The Recommended Summary Plan for Emergency Care and Treatment (ReSPECT) launches today. This is a UK initiative to support Anticipatory Care Planning (ACP) and the ACP process.
It is not planned to adopt ReSPECT immediately in Scotland after this UK launch, but we are considering a trial implementation of the ReSPECT process in a single health board later this year. The impact and benefits of this will be evaluated to inform discussions about the place and long term role of ReSPECT in Scotland.
Scotland has led the way with national frameworks that improve communication and the care of patients in the emergency setting. Prime examples of this are the national Do Not Attempt Cardiopulmonary Resuscitation (DNACPR) integrated adult policy and the Children and Young People Acute Deterioration Management (CYPADM) policy. ReSPECT is intended to build on these and strengthen the person-centred nature of care people receive.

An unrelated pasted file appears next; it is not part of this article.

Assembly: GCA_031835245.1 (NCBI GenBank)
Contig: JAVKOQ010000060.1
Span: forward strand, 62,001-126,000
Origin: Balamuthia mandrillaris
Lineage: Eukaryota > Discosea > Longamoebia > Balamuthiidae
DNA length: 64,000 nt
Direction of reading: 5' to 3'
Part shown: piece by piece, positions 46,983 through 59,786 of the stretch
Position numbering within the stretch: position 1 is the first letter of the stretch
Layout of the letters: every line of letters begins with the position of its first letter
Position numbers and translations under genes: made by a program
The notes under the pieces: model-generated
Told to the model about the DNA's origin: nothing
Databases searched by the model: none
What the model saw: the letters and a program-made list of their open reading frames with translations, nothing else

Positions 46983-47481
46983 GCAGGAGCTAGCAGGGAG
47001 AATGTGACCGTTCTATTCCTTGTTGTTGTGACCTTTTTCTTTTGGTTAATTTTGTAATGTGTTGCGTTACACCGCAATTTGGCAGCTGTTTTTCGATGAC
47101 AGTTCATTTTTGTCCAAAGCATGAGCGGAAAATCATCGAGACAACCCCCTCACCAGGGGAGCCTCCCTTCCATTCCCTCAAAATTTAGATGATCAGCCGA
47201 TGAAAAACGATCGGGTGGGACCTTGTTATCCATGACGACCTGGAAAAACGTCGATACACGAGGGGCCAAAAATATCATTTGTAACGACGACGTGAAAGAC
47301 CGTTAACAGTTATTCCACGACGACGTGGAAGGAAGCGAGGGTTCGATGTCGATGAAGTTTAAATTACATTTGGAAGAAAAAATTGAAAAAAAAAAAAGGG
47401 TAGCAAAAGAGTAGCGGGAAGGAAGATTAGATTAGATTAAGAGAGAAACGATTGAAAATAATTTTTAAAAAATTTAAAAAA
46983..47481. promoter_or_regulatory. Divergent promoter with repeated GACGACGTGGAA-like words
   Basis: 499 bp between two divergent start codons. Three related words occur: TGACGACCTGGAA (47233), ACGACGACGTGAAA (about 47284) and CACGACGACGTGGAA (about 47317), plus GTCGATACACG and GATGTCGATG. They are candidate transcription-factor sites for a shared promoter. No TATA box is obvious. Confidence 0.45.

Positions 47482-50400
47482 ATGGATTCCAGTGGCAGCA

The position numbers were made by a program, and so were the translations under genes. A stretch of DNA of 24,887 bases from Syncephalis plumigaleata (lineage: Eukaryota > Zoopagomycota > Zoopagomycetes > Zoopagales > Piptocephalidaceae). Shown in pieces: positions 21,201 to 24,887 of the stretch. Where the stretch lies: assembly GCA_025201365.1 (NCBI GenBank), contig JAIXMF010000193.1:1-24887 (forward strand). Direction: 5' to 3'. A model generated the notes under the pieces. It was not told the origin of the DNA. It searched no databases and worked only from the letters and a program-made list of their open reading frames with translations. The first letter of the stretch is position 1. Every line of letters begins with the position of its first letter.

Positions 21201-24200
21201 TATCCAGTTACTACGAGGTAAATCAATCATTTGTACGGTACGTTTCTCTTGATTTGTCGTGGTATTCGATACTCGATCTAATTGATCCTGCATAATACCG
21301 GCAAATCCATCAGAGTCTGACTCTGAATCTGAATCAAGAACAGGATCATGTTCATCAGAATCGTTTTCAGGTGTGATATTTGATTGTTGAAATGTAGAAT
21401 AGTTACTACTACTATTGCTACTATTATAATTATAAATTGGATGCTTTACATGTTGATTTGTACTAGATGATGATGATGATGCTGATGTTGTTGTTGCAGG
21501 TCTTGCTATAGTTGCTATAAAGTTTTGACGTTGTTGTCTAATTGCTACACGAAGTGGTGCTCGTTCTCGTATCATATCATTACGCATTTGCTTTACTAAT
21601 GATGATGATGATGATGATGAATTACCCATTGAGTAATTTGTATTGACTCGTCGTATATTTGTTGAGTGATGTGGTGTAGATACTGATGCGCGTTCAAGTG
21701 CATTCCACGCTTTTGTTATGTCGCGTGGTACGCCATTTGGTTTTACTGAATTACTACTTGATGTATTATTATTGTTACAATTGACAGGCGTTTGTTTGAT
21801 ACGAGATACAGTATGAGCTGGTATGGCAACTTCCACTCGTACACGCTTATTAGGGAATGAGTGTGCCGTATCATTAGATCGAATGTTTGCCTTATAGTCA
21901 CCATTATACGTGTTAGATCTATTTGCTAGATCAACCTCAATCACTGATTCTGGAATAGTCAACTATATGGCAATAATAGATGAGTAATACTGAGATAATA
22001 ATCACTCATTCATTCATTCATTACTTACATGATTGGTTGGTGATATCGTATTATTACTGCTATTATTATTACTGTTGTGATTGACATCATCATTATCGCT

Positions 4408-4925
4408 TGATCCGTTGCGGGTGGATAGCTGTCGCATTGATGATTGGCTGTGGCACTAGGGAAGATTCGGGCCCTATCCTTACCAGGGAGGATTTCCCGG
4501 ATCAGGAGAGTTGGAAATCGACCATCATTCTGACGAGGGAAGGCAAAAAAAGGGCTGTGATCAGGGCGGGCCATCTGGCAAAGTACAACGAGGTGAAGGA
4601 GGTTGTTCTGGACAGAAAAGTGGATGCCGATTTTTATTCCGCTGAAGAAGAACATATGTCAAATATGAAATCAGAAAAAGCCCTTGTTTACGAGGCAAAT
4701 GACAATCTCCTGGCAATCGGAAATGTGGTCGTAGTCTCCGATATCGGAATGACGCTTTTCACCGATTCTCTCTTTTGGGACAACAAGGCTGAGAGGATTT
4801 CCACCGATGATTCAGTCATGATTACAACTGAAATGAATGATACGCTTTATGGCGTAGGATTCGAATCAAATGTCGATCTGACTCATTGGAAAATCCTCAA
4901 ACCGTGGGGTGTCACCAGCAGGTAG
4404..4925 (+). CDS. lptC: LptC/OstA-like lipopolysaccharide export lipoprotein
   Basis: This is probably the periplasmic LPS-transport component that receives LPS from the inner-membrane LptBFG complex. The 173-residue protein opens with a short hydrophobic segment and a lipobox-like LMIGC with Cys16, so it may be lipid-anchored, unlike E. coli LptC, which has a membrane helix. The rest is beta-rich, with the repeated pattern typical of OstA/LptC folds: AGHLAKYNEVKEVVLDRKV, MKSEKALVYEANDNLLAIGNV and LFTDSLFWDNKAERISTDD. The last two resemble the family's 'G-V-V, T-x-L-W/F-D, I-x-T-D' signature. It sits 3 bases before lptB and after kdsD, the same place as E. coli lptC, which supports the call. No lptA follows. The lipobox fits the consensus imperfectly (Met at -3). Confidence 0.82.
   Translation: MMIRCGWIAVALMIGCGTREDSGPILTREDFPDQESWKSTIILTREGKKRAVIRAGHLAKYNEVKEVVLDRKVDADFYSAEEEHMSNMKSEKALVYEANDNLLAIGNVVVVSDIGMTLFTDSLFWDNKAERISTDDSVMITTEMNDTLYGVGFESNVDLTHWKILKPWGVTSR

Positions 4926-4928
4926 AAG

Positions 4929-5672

The ReSPECT form is designed to summarise recommendations and patient’s wishes so that this can inform care and treatment decisions they receive, should they become unwell in an emergency and they are unable to make their wishes known at the time. To do this, the ReSPECT process is intended to encourage good conversations around anticipatory planning. It should help create opportunities to discuss realistic treatment options and the aims of care that people would want more generally, and come to a shared understanding.
The process respects both people’s preferences and the judgement of clinicians. Therefore, we want it to complement the work around comprehensive Anticipatory Care Planning that Healthcare Improvement Scotland is currently finalising. We hope to see this is widely adopted around the country, as it provides another key foundation on which ReSPECT could build.